Ryanair pilots to strike ahead of Christmas

Ryanair is facing a series of industrial disputes

By Darren McCaffrey, Dublin Correspondent

Around half of Ryanair pilots based in Ireland are due to strike days before Christmas in a long-running dispute over workers' rights.

The strike, scheduled for Wednesday 20 December, involves the Irish Airline Pilots' Association (IALPA) and the IMPACT trade union.

It is unclear at this stage what impact it will have on people travelling home for Christmas but most of the pilots balloted for strike action are captains.

The union claims 94% of the directly-employed pilots backed strike action.

However a majority of Ryanair pilots who are either contracted or hired through intermediary arrangements in the Republic of Ireland were not balloted.

This is only part of a series of industrial disputes facing the low cost airline across Europe over negotiating and collective bargaining rights.

Italian pilots are scheduled to stop work for four hours between 1pm and 5pm this Friday.

Meanwhile, German pilots union Vereinigung Cockpit have warned industrial action may spread to Ryanair pilots in Germany and have not ruled out also taking industrial action in the Christmas period

And Portuguese-based pilots have also balloted for industrial action, but so far have not served notification of any industrial action.

Ashley Connolly, an official at Irish trade union IMPACT, said: "This dispute is solely about winning independent representation for pilots in the company.

"Management's failed negotiating model has let down shareholders and tens of thousands of passengers, whose flights were cancelled this year because company-controlled industrial relations proved incapable of recruiting and retaining enough pilots.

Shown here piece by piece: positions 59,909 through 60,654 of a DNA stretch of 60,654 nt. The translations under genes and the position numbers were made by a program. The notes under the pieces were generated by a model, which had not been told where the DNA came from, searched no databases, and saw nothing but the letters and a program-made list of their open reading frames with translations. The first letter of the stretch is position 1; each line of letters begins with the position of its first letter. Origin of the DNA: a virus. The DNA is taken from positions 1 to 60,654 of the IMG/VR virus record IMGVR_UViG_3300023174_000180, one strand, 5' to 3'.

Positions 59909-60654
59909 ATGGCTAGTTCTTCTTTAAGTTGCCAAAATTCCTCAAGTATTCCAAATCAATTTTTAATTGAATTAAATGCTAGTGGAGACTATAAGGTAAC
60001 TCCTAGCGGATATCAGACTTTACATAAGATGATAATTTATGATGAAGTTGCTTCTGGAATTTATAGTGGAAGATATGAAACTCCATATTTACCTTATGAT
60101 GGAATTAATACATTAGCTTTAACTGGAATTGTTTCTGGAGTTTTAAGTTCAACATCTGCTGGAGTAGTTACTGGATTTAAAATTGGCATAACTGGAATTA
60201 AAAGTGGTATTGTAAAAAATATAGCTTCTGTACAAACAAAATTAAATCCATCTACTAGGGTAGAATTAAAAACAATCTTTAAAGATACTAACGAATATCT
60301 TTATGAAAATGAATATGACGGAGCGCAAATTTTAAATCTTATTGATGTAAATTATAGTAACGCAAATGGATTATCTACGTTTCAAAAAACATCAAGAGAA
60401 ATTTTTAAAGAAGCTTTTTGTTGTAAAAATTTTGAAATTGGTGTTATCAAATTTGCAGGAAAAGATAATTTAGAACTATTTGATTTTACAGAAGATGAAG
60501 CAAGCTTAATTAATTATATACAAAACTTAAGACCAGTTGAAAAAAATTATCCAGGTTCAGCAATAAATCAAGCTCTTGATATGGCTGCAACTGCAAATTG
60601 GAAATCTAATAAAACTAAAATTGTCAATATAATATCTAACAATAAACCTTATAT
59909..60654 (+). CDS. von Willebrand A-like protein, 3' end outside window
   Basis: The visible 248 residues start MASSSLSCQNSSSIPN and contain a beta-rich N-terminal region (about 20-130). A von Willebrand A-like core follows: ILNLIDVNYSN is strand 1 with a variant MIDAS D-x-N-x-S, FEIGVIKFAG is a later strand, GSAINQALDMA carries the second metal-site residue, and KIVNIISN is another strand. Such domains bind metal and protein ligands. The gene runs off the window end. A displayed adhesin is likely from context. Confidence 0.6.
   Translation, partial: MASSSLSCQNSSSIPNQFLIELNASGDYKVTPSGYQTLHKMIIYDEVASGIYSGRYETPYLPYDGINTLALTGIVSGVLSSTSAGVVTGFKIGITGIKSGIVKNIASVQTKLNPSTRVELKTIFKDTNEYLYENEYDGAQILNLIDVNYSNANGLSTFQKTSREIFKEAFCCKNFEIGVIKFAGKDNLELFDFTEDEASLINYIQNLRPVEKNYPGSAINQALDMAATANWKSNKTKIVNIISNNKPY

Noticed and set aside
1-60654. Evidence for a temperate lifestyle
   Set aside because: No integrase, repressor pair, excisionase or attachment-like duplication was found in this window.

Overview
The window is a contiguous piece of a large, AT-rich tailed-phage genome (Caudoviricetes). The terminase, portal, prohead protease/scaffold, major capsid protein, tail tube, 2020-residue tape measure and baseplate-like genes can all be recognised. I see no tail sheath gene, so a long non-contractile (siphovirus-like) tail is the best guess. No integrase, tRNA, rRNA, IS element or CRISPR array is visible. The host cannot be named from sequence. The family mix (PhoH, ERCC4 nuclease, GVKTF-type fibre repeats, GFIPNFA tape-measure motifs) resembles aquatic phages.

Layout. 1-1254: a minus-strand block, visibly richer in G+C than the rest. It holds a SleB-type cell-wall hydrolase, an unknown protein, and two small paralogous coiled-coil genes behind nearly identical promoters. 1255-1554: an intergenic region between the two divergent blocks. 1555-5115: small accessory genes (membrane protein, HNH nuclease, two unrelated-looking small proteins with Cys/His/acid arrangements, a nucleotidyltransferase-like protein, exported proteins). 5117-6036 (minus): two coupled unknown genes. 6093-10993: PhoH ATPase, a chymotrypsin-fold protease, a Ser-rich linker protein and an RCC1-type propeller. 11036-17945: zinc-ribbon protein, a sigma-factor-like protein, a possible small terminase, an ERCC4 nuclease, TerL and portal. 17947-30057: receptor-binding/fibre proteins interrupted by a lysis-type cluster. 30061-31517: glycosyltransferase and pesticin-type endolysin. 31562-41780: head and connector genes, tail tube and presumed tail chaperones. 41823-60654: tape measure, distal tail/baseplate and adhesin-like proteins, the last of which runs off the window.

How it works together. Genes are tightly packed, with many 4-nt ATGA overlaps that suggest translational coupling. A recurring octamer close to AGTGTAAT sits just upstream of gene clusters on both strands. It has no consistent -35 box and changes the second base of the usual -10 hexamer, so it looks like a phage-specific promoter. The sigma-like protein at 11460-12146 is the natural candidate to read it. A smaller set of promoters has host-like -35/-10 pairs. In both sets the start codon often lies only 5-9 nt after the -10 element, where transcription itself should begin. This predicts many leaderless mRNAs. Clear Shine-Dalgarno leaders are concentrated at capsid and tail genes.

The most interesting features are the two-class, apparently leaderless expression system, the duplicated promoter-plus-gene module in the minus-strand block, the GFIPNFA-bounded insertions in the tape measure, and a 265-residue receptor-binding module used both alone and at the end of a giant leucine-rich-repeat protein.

"The failed policy threatens to further disappoint shareholders and passengers, and further damage the airline's reputation, because experienced pilots continue to leave the airline in droves.

"This dispute is about securing a safe space for negotiations, with independent representation that pilots can have confidence in".

The union has also not ruled out further strike days if agreement is not reached.

The airline said: "Ryanair will deal with any such disruptions if, or when they arise, and we apologise sincerely to customers for any upset or worry this threatened action by less than 28% of our Dublin pilots may cause them over the coming days.

"While some disruption may occur, Ryanair believes this will largely be confined to a small group of pilots who are working their notice and will shortly leave Ryanair, so they don't care how much upset they cause colleagues or customers."

Ryanair's statement noted that the threatened industrial action was about union recognition rather than the pay of Dublin-based pilots, earning €150,000-€190,000 per year, who had been offered a 20% pay rise.

The airline said it was entitled to decline to engage with what it called "competitor" pilot unions.

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"Ryanair will not recognise an Aer Lingus pilot union, no matter how often or how long this tiny minority try to disrupt our flights or our customer plans during Christmas week," its statement said.

Ryanair said IALPA's own numbers showed it had the support of less than 28% of Ryanair's more than 300 Dublin pilots.

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